STEVENS POINT — It’s fair to say that in nearly 40 years of combined experience at Ascension offices in Stevens Point, Kayla Arendt, Mary Spielman and Tina Chevalier-Laube aren’t afraid to go the extra mile for their patients.

A few months ago, the trio learned that an Ascension patient, Nicole “Nika” Hill, would need to retire her service animal. Hill, who is blind, and her faithful companion Rocky were well known to the staff at the Stevens Point clinic. And as one could imagine, Hill was devastated about losing her faithful companion.

“We knew we had to do something,” to help Hill, said Arendt, a patient service representative, in an Ascension news release. “We began to research options for other animals for her, but cost and availability were an issue.”

Once Arendt got a line on an organization, Leader Dogs, that provides dogs for the blind, Arendt, along with Spielman an occupational therapist, and Chevalier-Laube, a patient service representative, helped Hill with the application work and creating a home video tour, requirements for obtaining the service dog.

Eventually, Hill was accepted into the program and was matched with a black Labrador. After participating in an extensive month-long training program that began in November in Michigan, Hill returned home with her ready-for-duty, 18-month-old Glory.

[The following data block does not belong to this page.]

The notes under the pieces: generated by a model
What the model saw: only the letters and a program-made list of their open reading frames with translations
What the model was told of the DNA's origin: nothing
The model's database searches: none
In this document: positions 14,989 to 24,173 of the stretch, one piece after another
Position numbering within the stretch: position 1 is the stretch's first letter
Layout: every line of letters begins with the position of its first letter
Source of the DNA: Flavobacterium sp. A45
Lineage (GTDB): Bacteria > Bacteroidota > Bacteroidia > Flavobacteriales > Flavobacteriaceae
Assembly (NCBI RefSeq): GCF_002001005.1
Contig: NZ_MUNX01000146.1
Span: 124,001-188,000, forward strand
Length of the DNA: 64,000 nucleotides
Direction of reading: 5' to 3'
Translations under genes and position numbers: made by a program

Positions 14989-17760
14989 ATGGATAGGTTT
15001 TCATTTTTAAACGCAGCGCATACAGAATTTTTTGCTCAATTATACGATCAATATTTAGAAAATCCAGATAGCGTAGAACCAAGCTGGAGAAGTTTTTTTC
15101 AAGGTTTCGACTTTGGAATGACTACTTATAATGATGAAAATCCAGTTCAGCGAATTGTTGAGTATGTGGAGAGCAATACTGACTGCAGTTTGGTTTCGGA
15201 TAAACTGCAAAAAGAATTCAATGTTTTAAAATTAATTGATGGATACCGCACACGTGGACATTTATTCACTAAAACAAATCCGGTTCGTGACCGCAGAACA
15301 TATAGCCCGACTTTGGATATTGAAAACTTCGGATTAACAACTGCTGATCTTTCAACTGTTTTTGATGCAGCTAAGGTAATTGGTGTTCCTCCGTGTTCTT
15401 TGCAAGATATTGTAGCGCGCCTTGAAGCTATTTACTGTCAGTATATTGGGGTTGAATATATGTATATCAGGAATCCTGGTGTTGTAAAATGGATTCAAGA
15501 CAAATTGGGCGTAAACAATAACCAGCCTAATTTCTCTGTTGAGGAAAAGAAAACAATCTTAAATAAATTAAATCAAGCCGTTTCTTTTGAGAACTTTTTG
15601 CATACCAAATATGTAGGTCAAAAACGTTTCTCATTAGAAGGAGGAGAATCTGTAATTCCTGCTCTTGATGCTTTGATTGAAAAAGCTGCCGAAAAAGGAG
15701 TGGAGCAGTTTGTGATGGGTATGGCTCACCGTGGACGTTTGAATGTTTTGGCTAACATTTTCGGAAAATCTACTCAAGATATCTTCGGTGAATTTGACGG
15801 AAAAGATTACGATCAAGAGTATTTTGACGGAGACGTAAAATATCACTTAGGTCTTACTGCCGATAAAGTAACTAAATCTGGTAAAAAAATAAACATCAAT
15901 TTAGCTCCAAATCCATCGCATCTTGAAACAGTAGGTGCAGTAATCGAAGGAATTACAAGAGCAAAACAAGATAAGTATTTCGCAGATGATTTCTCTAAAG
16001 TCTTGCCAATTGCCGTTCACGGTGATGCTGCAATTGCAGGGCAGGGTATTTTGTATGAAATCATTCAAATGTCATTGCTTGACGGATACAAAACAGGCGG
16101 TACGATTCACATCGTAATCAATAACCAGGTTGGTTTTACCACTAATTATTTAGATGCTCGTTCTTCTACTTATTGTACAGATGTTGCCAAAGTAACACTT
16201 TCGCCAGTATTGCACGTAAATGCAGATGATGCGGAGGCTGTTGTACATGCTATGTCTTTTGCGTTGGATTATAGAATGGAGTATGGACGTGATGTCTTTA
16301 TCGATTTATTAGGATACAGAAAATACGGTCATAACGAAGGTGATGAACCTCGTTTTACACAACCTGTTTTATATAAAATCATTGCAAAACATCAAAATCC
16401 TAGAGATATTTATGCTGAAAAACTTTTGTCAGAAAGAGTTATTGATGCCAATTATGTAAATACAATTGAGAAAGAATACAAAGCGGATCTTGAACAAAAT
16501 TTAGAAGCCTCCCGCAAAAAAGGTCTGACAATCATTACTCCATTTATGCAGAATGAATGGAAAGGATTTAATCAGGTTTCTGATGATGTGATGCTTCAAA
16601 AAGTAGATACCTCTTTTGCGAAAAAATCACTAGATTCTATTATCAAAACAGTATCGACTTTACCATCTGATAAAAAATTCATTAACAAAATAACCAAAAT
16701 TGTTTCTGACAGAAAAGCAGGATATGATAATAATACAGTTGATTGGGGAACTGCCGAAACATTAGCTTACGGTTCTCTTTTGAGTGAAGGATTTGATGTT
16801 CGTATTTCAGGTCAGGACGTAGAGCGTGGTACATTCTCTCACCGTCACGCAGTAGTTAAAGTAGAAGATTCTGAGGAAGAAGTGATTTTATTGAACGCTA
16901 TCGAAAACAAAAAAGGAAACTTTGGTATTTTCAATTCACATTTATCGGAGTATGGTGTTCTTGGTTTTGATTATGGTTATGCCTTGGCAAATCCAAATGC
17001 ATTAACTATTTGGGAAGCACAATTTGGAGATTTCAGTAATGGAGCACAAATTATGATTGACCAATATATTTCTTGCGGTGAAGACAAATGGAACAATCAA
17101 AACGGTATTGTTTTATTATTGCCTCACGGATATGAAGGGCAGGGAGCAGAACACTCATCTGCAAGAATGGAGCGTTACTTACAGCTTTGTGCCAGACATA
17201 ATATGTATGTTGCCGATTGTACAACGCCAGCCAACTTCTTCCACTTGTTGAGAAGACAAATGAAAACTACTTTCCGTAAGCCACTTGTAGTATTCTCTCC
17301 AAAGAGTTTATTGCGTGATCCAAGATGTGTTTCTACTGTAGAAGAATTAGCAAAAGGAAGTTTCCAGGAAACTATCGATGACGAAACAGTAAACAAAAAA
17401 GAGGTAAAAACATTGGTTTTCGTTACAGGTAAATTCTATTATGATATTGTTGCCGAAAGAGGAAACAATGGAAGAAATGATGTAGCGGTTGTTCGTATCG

Arendt, Spielman and Chevalier-Laube were giddy when they welcomed Hill and Glory back home on Dec. 19.

“I am so grateful to my friends at Ascension who helped me when I needed it the most and the Lions Club for providing the opportunity with Leader Dogs,” Hill said in the news release. “I learned that the transition from your first service animal to your second is one of the most difficult things to deal with, but I’m excited to bring Glory home and can’t wait to bring her to the Hoover Clinic.”

While the trio was happy to have helped Hill find a new service dog, Ascension says it is just one more example of Arendt, Spielman and Chevalier-Laube making a difference for their patients.

“This definitely is a happy holiday story to tell,” Arendt said in the release.

Pictured are Glory, front; Tina Chevalier-Laube, patient service representative, Ascension Medical Group at Hoover, middle row from left, Nicole “Nica” Hill and Mary Spielman, occupational therapist, Ascension Medical Group at Hoover; Kayla Arendt, patient service representative, Ascension Medical Group at Hoover, back. Photo courtesy Ascension.